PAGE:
One very chilly night in December, luck was on the side of 12 abandoned kittens who were discovered in the deep snow. They really were just moments from freezing to death!
By Published on 16 Feb 2019
That fateful night, Melissa Labryer, who worked in animal control in Campbell County, Virginia, certainly didn’t expect to discover any pets outside, let alone any tiny kittens. She knew that it could be a life or death situation for the 12 abandoned kittens.
An unexpected discovery in the snow
As Melissa passed along the road, she noticed a metal cage sticking out of the freezing snow. As it was such an unusual place for a crate, with no houses nearby, she stopped to investigate. She first spotted several cats inside the cage, but even more worrying were those tiny kittens she noticed outside, lying in the snow. It was clear that the kittens had been abandoned and were at death’s door. She had to move quickly if she had a chance to save any of the kittens. Her first move was to place the kittens into dry containers and she then drove them quickly to the nearest animal shelter.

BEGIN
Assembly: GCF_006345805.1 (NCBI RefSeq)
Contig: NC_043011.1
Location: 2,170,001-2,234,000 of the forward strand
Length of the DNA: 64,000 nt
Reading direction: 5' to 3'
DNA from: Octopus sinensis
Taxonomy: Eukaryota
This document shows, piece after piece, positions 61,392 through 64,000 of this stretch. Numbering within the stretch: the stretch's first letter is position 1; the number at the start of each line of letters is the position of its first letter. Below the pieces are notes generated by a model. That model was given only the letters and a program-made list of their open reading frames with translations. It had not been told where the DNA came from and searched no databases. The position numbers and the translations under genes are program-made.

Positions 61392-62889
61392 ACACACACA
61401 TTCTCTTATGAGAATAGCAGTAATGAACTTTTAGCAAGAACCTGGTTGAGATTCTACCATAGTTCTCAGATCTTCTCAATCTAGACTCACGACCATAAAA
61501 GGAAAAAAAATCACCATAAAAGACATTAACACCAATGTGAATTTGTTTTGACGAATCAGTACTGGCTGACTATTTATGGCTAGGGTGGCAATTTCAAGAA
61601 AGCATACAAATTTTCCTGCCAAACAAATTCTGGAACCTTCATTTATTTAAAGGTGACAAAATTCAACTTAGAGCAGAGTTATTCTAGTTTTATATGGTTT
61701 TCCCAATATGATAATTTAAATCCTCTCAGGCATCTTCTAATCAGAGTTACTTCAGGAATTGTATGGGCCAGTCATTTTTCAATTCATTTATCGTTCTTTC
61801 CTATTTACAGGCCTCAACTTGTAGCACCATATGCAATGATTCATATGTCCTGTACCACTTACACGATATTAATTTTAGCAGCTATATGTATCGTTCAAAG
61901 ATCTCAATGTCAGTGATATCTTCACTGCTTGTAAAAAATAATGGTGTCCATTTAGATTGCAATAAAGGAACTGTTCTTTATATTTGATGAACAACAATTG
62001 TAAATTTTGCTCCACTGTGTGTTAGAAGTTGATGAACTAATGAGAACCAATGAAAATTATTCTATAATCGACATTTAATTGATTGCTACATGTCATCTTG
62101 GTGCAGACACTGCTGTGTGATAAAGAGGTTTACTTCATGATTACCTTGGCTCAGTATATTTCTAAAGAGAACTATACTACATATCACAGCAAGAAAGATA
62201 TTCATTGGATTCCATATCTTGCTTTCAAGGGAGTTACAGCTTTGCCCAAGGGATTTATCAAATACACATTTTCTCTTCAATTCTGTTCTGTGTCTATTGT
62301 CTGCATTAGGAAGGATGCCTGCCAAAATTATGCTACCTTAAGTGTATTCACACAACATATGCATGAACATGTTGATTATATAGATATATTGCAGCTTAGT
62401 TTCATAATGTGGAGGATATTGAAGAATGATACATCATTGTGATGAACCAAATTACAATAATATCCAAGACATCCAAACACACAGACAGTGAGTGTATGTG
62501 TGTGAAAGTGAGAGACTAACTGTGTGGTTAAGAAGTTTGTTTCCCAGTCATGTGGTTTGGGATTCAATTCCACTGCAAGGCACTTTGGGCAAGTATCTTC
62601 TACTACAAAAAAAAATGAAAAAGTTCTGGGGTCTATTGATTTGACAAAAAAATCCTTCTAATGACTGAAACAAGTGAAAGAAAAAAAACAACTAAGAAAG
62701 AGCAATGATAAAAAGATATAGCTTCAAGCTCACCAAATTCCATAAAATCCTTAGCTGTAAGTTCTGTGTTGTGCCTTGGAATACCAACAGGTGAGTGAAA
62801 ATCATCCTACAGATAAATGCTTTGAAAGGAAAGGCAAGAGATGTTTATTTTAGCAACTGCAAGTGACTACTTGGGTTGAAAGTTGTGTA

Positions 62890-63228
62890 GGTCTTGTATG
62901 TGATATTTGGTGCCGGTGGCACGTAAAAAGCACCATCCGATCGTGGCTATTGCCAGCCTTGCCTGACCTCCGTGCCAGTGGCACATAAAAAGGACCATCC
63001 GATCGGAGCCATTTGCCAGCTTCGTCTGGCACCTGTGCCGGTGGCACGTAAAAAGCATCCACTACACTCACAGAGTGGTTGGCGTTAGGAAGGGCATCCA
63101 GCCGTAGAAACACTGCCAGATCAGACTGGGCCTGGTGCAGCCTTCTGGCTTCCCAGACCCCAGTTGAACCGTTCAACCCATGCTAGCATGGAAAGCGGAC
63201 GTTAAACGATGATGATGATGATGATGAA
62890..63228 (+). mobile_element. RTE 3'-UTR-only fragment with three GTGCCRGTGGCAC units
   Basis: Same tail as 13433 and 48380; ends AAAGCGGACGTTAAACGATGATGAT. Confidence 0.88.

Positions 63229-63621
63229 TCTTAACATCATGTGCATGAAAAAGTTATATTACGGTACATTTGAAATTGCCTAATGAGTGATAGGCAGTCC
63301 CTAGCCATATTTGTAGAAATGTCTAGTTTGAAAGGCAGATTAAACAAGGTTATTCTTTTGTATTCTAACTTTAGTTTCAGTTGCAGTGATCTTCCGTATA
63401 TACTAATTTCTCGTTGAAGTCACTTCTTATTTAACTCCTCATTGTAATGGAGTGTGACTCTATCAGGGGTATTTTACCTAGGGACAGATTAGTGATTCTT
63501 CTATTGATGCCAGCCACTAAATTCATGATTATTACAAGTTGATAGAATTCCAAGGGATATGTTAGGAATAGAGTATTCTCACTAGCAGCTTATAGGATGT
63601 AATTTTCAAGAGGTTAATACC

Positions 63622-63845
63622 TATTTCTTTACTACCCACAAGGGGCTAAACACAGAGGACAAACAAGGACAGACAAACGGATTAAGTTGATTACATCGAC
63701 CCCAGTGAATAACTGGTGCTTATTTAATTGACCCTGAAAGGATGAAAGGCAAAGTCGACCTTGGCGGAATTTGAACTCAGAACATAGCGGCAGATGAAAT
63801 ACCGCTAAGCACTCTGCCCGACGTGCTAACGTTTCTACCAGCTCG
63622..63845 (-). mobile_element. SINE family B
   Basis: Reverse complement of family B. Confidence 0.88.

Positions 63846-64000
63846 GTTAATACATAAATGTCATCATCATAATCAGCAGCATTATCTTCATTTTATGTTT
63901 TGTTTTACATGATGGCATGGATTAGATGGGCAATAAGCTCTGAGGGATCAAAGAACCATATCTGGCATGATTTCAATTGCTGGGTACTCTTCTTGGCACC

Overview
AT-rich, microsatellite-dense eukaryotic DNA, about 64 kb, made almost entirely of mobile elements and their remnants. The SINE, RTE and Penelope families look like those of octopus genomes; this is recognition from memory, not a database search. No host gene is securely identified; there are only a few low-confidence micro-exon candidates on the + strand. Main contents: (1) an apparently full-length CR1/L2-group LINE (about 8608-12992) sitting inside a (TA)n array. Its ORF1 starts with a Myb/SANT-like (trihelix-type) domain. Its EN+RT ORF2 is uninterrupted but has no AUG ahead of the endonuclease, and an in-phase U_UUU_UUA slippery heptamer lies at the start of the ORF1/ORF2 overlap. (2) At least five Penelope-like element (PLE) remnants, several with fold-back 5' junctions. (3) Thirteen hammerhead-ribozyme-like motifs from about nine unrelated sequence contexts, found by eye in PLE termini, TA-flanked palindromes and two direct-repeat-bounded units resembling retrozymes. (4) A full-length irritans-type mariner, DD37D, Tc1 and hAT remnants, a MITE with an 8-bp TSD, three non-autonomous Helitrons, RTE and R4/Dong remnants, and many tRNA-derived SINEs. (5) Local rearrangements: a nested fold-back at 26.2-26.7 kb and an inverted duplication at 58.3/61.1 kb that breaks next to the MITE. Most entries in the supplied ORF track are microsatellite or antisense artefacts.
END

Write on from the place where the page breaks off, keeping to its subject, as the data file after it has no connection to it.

An urgent call to help the 12 Abandoned Kittens
The kind-hearted rescuer arrived at the shelter, the Friends of Campbell County Animal Control. An urgent call was put out for any volunteers who could possibly help to treat the 12 abandoned kittens who had been rescued from the freezing snow. The tiny felines were obviously suffering from hypothermia and needed extra special treatment.
Skin-to-skin treatment was the amazing cure
After a quick group chat, the volunteers decided that the best way to warm up the kitties, was to place them next to their own warm skin, inside their shirts. Together with hot water bottles, the kittens soon pulled round and their temperatures soon became more regulated. The kittens were rapidly enjoying the attention and purring as if nothing had happened to them!
New homes for the “Frozen 12” Abandoned kittens
Although several out of the group of kittens have already been offered new homes, four of the tiniest ones that were most exposed to the freezing snow, are still on the road to recovery. They are responding to treatment, they still have quite a way to go before they have a clean bill of health. Let’s hope it won’t be too long before they are also off to their new homes.